Cynthia Brooks is not about to let a recession, dwindling donations or a disconnected phone stop her from helping the needy. The executive director of the Bea Gaddy Family Center in East Baltimore is keeping the doors open and moving forward with plans to serve Thanksgiving dinner to 50,000 people despite the center's financial woes.
The center, founded by Brooks' mother, the late city councilwoman, is barely meeting the ever increasing demand for help. The floor-to-ceiling shelves for canned goods are often empty, and the leased refrigerated containers, which were mostly bare, are gone because the center couldn't afford them. The phones don't ring, shut off for lack of payment.
"If you have to choose between putting food on the shelf or paying the phone bill, you will choose food," Brooks said.
The nonprofit, outreach center on North Chester Street has fallen on difficult times, but it still plans to host its 29th annual Thanksgiving dinner next month at the Patterson Park Recreation Center.
"We know we will do the dinner because we have faith," said Brooks. "We are just going through a storm now. We have been through many and always come out of it."
Two weeks ago, the shelves were down to a few jars of baby food. Then, a food drive at a city church and a donation from a local bakery replenished the supplies.
"Just when things get bad, something good happens," Brooks said.
Volunteers have faith in the tenacity of their supporters, which include many area churches and the inmates at Roxbury Correctional Institute in Hagerstown. A Bible fellowship group at the prison sent the center a check for $117.48, from wages inmates earned. The note that accompanied the check said, "We thank God for your ministry and pray that it continues."
That donation was among the few that trickled in last month. Gifts typically pick up as Thanksgiving and the holidays approach, sometimes as much as $8,000 a month, Brooks said.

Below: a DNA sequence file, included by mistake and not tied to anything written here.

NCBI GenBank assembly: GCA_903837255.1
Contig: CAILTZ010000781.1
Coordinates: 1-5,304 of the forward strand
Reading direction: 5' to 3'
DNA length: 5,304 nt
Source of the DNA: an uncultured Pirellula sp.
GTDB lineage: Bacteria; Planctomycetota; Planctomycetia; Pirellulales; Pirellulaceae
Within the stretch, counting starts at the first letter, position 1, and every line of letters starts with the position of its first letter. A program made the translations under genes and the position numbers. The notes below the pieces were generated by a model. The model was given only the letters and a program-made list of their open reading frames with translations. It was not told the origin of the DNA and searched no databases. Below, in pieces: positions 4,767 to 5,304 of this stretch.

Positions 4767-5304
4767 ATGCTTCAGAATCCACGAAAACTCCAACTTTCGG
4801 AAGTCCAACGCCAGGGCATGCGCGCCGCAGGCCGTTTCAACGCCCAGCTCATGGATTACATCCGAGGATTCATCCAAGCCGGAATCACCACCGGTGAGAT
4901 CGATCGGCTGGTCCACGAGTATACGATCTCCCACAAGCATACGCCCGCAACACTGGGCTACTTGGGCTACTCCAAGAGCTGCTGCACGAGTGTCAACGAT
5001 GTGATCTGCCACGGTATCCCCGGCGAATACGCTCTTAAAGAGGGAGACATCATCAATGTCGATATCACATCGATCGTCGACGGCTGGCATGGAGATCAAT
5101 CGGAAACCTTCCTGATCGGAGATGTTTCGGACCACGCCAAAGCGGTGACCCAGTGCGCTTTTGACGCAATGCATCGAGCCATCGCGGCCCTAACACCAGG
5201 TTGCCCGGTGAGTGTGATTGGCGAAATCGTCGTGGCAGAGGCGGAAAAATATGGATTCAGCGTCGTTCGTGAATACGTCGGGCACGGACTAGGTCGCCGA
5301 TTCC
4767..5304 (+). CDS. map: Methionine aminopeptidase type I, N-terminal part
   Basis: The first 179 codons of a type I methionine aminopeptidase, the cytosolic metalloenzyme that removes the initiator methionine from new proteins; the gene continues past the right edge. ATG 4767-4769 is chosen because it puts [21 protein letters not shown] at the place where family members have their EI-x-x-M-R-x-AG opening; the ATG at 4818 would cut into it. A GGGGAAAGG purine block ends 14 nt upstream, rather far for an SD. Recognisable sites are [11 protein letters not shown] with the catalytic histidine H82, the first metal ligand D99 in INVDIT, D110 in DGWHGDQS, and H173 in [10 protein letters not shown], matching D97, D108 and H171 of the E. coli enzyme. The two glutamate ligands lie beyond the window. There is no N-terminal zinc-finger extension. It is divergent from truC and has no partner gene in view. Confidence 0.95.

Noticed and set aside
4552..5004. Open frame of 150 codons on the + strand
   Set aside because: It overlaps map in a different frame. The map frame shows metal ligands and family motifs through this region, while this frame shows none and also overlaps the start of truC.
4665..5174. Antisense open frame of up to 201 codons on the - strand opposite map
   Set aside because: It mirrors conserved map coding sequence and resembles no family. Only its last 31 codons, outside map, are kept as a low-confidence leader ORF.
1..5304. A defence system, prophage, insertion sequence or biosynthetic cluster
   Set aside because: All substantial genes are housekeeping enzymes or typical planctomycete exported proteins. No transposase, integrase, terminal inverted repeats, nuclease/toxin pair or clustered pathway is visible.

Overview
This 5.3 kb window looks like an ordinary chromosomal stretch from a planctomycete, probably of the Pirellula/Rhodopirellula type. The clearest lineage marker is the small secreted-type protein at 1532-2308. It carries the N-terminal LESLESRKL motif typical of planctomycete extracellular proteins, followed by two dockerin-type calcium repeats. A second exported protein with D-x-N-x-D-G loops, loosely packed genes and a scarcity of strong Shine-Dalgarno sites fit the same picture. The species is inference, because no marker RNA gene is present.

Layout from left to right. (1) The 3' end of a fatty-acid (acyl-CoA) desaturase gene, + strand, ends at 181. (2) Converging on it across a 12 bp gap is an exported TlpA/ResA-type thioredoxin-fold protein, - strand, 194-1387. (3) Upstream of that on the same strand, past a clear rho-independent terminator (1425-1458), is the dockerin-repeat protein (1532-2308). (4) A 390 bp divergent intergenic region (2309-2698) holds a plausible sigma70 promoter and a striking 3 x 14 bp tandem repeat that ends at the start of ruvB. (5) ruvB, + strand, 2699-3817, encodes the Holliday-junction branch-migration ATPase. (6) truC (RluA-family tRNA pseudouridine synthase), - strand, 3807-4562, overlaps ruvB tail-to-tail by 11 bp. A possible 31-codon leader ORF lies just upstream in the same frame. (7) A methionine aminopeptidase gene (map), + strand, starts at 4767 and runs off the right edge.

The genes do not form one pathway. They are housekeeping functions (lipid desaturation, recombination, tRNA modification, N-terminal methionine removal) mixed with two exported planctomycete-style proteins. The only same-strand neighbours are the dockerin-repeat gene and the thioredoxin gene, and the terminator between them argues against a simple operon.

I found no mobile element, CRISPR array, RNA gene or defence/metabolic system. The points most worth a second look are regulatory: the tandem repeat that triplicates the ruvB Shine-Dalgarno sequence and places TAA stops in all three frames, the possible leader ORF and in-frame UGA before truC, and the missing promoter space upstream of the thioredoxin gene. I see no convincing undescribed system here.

The time of year has little effect on the lines of the hungry that only get longer. In the middle of a torrential rain last week, an elderly man arrived at the door and said he would appreciate anything to ease his hunger. He left with a sack of food, one of the typical 45 bags doled out daily.
The hard economic times are also causing more people to use the center's services, Brooks said.
"Everyone is struggling in this economy, even a lot of those who used to help us," she said. "We are seeing a lot of new faces because people know we are here and they come to us for help."
She and six other volunteers who operate the center remain optimistic.
"We are doing the best we can and stretching everything we got," said Gwen Lawson, a volunteer for 27 years. "Times are hard, but we are surviving."
A local meat processor has promised to deliver 70,000 pounds of turkey next month.
"I know the rest of Thanksgiving dinner will come together, because the citizens of Maryland will help us, just like they always do," Brooks said.
Brooks is retired from the U.S. Army, where she worked in human resources for many years. Wherever she was stationed, she would make it home to help her mother with the Thanksgiving feast that Gaddy began in 1981 with about 40 diners. The center served 50,000 last year.
When Gaddy died in 2001, her daughter took over the center. Brooks is determined to continue the dinner tradition, she said.
"Working here keeps me close to my mother," she said. "I won't let her down."